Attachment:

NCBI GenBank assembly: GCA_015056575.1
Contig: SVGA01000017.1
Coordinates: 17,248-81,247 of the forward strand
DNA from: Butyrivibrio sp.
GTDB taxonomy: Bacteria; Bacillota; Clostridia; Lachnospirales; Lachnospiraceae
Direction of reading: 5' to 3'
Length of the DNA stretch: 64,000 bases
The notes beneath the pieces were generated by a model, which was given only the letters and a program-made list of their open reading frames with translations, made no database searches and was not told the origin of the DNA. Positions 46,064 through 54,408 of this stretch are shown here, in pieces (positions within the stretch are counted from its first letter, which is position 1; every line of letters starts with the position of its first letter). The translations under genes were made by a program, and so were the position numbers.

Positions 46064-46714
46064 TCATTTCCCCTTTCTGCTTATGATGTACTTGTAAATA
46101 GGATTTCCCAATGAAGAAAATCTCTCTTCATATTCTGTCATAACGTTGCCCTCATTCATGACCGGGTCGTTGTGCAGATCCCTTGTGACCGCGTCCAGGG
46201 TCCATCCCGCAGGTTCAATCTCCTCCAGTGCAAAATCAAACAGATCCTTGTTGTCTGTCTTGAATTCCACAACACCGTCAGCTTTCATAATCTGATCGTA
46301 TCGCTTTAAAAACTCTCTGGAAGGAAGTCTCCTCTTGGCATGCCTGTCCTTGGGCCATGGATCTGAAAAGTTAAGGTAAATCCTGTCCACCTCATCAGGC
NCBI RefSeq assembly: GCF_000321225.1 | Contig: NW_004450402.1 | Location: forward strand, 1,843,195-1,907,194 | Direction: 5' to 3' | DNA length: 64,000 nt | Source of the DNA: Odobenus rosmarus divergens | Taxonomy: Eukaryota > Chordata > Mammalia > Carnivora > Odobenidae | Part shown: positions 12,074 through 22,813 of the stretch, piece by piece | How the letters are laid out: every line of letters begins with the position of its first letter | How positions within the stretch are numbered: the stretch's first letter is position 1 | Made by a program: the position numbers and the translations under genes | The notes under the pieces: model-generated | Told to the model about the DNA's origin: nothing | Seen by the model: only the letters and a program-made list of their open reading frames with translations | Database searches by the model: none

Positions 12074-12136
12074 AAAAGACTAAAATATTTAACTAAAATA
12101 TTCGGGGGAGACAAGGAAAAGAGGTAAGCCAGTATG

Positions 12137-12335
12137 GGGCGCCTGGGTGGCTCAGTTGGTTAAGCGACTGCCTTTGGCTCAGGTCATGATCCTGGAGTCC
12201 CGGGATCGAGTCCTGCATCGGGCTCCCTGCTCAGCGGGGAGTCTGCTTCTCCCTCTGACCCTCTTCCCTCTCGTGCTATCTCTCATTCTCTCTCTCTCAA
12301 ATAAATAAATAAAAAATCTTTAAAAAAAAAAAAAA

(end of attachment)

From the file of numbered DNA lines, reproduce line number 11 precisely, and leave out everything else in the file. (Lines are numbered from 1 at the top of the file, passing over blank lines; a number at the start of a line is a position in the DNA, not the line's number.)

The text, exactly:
46101 GGATTTCCCAATGAAGAAAATCTCTCTTCATATTCTGTCATAACGTTGCCCTCATTCATGACCGGGTCGTTGTGCAGATCCCTTGTGACCGCGTCCAGGG